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Tuesday, January 31


Tuesday, January 31


Photo: UK Parliament/Flickr
Photo: UK Parliament/Flickr

On Tuesday, the UK’s lower house will begin debating a bill giving the government authority to trigger Brexit. A vote is expected on Feb. 8, after which the bill will move to the upper house for approval.

Despite PM Theresa May’s insistence that Brexit begin by the end of March, the bill to be introduced on Tuesday – which is just five paragraphs long – contains no date. While the process isn’t expected to be delayed, the government will face some pushback from opposition parties.

Ms May’s strongest domestic challenge will come from the Scottish National Party, which says it will table some 50 amendments to water down the legislation to prevent a “hard Brexit”.

But Labour’s leader says he’ll force his party’s 231 lawmakers to vote for the bill.

In one form or another, the passage of Ms May’s Brexit bill looks certain – her chances of securing a better deal than the UK already has do not.


Photo: Reuters
Photo: Reuters

Ongoing protests in English-speaking regions of Cameroon are expected to flare again on Tuesday.

Anglophone communities in northwest and southwest Cameroon have been incensed by a government ban on two organisations that represent their interests. While a majority of Cameroonians speak French, English is the primary (and, in some cases, only) language of some 20% of the country’s 22 million people – a legacy from British colonial times.

For its part, the government says the two banned organisations advocated secession and were seeking to use legitimate but minor grievances to split Cameroon in two by referendum.

But Cameroon’s government appears to have aggravated the situation. Last week, it shut down internet access in English-speaking cities after local groups brought activity to a grinding halt in so called ‘ghost town’ protests. This innovative civil disobedience tactic is reportedly organised by hundreds of smartphone-wielding activists who take advantage of the country’s remarkably high mobile penetration rate.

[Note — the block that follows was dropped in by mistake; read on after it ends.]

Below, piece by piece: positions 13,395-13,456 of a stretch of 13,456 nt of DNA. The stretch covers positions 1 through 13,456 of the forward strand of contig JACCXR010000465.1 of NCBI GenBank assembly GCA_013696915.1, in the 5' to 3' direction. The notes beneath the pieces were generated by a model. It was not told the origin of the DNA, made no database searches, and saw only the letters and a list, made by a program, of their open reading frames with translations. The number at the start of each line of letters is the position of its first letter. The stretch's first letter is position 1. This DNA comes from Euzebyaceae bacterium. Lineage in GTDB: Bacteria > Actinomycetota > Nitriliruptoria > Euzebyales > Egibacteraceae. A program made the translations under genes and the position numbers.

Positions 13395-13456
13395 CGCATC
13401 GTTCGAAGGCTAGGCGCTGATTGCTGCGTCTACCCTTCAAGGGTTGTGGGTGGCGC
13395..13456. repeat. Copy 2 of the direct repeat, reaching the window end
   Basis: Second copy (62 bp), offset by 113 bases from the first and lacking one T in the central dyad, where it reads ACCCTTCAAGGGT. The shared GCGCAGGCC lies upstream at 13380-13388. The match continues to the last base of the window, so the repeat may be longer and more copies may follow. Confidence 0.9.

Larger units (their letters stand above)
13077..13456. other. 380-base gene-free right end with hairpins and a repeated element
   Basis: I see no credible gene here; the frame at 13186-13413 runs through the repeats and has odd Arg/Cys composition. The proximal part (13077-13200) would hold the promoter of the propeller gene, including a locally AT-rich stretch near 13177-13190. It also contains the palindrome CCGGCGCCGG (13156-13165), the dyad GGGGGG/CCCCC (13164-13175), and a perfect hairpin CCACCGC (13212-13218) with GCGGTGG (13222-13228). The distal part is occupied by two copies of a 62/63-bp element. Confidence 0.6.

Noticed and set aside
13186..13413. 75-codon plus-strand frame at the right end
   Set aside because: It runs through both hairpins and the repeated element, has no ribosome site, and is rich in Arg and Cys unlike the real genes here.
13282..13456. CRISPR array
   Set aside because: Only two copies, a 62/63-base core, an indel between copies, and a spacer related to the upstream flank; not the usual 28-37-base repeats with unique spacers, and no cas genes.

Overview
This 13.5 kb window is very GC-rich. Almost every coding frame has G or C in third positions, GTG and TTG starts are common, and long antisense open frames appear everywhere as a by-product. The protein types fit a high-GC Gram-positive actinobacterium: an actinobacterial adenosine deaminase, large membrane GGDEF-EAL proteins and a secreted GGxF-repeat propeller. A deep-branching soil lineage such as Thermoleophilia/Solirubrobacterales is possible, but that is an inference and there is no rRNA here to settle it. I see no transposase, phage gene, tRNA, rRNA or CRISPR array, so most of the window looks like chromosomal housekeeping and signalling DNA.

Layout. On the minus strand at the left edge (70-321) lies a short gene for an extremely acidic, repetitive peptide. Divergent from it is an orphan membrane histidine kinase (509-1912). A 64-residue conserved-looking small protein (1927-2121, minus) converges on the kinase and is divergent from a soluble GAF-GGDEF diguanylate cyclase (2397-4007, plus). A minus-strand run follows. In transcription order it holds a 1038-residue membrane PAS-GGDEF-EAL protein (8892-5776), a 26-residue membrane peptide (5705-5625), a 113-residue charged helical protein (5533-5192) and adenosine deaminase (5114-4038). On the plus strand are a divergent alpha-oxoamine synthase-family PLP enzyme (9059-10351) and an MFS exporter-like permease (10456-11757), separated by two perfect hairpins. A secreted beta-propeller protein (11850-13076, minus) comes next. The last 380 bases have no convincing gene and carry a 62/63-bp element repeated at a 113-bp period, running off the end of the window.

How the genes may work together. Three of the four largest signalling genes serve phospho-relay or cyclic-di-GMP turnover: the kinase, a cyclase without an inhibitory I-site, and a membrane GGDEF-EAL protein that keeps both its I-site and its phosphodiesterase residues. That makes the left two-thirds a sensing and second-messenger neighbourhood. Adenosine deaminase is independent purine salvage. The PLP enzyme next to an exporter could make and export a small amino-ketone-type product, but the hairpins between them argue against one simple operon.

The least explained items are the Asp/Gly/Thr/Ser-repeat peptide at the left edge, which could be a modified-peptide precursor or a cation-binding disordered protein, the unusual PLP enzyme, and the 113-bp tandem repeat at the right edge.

While Tuesday’s protests have the potential to turn violent, the deployment of large numbers of security forces in the affected areas means any unrest will be dealt with swiftly.


Photo: Shutterstock
Photo: Shutterstock

The Bank of Japan is expected to hold its interest rate steady on Tuesday. But while central bankers may be content with their current course, business and political leaders are rushing to get their house in order ahead of PM Abe’s meeting with Donald Trump next week.

In a phone call between the two leaders last weekend, President Trump reportedly expressed concern about Japan’s one-way trade, particularly when it comes to passenger vehicles. Cars and their components account for some 70% of the trade gap between the two countries – estimated to be $62 billion in Japan’s favour.

Indeed, the statistics confirm Mr Trump’s suspicions that Japan’s car market is, at the very least, self-contained and at most a closed market. Of all passenger vehicles sold in Japan last year just 7% were made overseas and less than 0.5% in America.

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For his part, PM Abe is rumoured to have scheduled a meeting on Friday with the CEO of Toyota, the world’s largest car company, to thrash out a plan of attack.


Tuesday will be the last day for Americans to sign up for healthcare under President Obama’s Affordable Care Act, commonly known as Obamacare.

Pakistan’s politicians will begin debating the fate of the country’s controversial military courts, which have ordered the execution of more than 100 terrorism suspects in the past two years. The debate is widely seen as a test of new Army Chief Bajwa.

Apple Inc will release its quarterly earnings, with some analysts expecting the Cupertino-based company to announce record revenues.

Exxon Mobil will also report quarterly profits, less than a month after CEO Rex Tillerson left the company to become US Secretary of State.

Small-scale protests are expected in Jakarta, Indonesia as the city’s governor faces trial on allegations of blasphemy.

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